Tom King came to Taranaki on the settler ship William Bryan, the first settler ship to arrive in New Plymouth. It also carried both my sets of ancestors: on my mother's side, Edward Tucker and family, and on my father's side, Richard Chilman. King was a good friend of Richard Chilman, and later married his sister Mary Chilman. King was also a member of the first New Zealand Parliament held in Auckland in 1853, and much of the book is devoted to his correspondence from that session to Mary back in New Plymouth. One of Tom and Mary's children was Frederic Truby King (1858-1938), who later attained considerable fame for his pioneering work in health reform and for founding the Plunket Society.

See also:
History: The Tuckers of Clive, 19 October 2015
HistoryThe arrival of an English mail, 26 January 2015
History: Old New Plymouth, 9 February 2014

22 November 2015

21 November 2015

"I'll make love to you in my minivan"

From the Late Late Show, here's Bryan Cranston with regulars James Corden & Reggie Watts singing about what happens when a boyband still wants to make sweet lurve to you, but also has a mortgage and a retirement plan to worry about.

15 November 2015

The world has become terrified of silence

It made me think about how often I’m made to listen to the music choices of other people: on public transport, in restaurants and lifts, in shops, when I’m on hold, even when giving birth. It’s as if the world has become terrified of silence.

I was in a Little Chef once, on the A40, with my family. We all felt relaxed and happy and calm but couldn’t figure out why. Then the penny dropped: there was no music playing and the lights were dimmed. We congratulated the staff on their “classy joint”; they looked confused, and apologised for the power cut.

Music is used to manipulate us, all the time. It’s used by youths, on buses, who make us listen to their tunes to prove they have higher status; it’s used by supermarket chains and department stores to accompany their ludicrously absurd and exploitative Christmas advertising campaigns; it’s used by the X Factor, who exaggerate contestants’ backstories to influence public votes; it’s used by men from the past, who think a bit of Chris de Burgh will “get us in the mood”.

Where will this abuse of music to control our emotional responses end? Perhaps the emergency services should have musical accompaniments instead of their high-pitched, ear-busting sirens? Maybe politicians, when they are interviewed, should be accompanied by a backing track, to help us decide who to trust?

- Bridget Christie, Guardian, 14 November 2015

14 November 2015

Towering Inferno

'Did you know that co-stars Steve McQueen and Paul Newman were so concerned that neither should have top billing over the other that they got their agents to count the exact number of lines attributed to the fire chief and architect respectively and then got the writers to juggle the script until the amount of dialogue was perfectly balanced? After which, they got the promotions people to agree to a credit system whereby one star's name would appear left but lower, the other right but higher, on both the movie titles and poster ads, thereby preventing the possibility that either actor could be seen as 'second billed''.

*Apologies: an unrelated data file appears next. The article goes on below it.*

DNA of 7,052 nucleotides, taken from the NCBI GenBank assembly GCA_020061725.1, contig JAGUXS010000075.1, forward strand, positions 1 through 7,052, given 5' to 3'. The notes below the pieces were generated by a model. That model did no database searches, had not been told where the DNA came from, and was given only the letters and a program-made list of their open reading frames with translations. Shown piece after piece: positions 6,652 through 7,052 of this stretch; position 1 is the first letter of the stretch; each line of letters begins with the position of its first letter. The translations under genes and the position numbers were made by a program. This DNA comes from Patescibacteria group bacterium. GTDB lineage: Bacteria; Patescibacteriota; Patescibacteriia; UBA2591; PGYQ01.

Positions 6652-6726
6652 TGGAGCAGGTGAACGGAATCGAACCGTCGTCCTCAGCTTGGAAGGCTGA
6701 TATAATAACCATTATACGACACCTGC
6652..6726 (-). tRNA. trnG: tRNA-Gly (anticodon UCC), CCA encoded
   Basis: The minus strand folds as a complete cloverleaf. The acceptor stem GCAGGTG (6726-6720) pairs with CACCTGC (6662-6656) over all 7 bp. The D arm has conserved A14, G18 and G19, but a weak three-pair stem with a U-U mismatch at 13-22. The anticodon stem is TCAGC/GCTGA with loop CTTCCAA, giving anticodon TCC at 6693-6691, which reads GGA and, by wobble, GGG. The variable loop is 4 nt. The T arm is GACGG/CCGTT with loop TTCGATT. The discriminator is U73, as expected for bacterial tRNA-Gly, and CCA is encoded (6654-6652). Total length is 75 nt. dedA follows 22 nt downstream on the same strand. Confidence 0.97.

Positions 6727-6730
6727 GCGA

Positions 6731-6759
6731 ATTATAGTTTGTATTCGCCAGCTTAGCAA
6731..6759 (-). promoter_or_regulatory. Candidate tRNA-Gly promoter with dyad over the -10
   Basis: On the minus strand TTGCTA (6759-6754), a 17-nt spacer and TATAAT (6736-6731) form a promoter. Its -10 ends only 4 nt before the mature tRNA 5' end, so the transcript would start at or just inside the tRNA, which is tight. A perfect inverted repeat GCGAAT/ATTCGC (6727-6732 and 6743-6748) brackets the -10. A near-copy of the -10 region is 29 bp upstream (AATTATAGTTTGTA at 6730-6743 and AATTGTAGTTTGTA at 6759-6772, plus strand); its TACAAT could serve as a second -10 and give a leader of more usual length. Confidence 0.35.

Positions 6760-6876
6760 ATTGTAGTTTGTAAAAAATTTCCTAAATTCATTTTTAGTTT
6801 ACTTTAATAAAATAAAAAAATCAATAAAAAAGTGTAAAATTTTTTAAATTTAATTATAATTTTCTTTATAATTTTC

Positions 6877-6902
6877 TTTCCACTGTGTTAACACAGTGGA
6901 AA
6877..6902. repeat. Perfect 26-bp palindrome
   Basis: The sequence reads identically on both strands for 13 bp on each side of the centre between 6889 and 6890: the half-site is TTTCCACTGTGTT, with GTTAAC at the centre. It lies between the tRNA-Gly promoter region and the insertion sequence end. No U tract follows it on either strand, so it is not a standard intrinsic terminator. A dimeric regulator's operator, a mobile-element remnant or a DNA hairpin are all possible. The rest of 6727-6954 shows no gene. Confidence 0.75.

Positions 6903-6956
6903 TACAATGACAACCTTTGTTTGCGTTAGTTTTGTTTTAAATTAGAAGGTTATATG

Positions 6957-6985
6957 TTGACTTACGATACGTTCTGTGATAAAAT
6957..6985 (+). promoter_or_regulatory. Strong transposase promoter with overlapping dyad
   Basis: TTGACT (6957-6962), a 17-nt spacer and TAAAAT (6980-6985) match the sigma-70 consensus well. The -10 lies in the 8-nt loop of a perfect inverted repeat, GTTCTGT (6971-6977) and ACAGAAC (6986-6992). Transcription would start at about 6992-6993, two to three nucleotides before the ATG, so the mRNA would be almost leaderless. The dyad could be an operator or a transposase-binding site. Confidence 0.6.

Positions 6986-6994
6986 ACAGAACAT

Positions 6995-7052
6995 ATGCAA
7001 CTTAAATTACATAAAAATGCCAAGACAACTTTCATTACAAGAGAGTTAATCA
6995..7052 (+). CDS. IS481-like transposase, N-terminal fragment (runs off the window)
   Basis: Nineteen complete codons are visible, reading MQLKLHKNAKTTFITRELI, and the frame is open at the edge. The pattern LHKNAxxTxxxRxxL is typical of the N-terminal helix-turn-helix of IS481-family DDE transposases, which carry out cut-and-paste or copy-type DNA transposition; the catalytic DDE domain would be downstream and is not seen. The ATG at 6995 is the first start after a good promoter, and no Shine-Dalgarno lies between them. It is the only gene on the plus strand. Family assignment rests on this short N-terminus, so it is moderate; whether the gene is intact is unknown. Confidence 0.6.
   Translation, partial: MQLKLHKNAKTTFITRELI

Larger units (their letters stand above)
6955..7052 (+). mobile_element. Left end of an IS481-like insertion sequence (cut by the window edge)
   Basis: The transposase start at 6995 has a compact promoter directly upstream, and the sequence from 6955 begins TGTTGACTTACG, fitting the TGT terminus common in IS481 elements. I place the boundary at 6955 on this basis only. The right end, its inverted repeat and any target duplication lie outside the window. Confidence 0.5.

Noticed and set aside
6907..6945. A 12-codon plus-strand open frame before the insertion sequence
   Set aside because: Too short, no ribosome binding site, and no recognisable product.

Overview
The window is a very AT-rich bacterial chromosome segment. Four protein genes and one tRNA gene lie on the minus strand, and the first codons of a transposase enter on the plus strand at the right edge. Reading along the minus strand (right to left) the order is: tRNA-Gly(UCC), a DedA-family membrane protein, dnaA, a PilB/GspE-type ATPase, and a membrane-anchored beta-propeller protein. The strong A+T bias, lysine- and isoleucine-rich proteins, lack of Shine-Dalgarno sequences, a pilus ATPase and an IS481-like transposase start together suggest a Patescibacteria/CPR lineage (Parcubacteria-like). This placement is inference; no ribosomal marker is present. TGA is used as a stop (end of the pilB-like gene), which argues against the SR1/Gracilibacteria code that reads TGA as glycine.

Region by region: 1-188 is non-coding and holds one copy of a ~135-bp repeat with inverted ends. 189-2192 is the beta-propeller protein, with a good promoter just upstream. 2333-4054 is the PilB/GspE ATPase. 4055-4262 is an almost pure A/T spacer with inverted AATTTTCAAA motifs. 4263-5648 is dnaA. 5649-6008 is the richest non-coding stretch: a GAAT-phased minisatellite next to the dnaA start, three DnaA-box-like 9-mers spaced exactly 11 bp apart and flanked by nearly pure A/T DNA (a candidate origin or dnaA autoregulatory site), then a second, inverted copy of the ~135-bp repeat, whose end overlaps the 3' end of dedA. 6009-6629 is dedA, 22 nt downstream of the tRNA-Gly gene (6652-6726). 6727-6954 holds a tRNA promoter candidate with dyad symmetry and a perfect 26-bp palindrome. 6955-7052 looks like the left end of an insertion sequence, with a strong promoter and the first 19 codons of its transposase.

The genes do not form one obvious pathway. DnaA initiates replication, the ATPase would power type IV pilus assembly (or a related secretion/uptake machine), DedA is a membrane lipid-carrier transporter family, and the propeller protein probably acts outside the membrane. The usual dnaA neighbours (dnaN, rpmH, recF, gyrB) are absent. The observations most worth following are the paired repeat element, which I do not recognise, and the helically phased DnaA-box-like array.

- Mark Kermode, It's Only a Movie, London, 2010, p.104-5.

13 November 2015

Les cheveux dans le vent!

Friday night music - Brigitte Bardot's ode to Harley Davidsons, from 1967: "I'm going more than 100 and I feel fire and blood - what do I care for dying, the hair in the wind!"

29 October 2015

Patton Oswalt: Republican candidates as D&D characters

This is possibly the most niche blog post ever, but for people who are interested in the Republican party presidential nomination race AND who are Dungeons & Dragons fans, here's comedian and actor Patton Oswalt's Twitter summary of the 10 candidates as D&D characters, from tonight's GOP debate in Boulder, Colorado:

Donald Trump = level 21 demi-lich, Lamarkin's Rod of Disease, Cloak of Revulsion

Mike Huckabee = gelatinous cube

Marco Rubio = paladin, 18 charisma, all other stats 9, cursed broadsword

Ben Carson = necromancer, 19 intelligence, 4 wisdom

Jeb Bush = NPC with 8s in all attributes and leather armor

Rand Paul = halfling thief

Carly Fiorina = level 5 Drow elf with a + 1 Ring of Vampiric regeneration

Chris Christie = shambling mound

John Kasich = level 4 fighter with standard plate armor and a standard long sword, 10 strength

Ted Cruz = dwarf cleric with 3 Charisma

24 October 2015

Lawrence Arabia

Lawrence Arabia (singer-songwriter James Milne) performing last night at St Peter's Village Hall, Paekakariki, on his solo tour.


19 October 2015

The Tuckers of Clive

'Edward Tucker brought his family to Clive around 1856 and opened a fellmongery business. Their son, Richard, b.1854 married Maria (nee Harris) and they settled in a street that later would be called Tucker Lane. In 1894 Richard established a small scouring works on eight acres of land on St George's Rd, Havelock North and in 1903 with his brother, Frederick, purchased Sydney King's scouring plant at Whakatu. In 1910 the family moved to a 10-room house in Whakatu. In 1913 the nearby meat works purchased the land around the Tucker scouring works to use as a cook-house so the Tuckers moved the entire scouring plant three-quarters of a mile downstream to the main road between Napier and Hastings, used a traction engine to haul the heavy equipment. The business became the largest scouring plant in Hawke's Bay.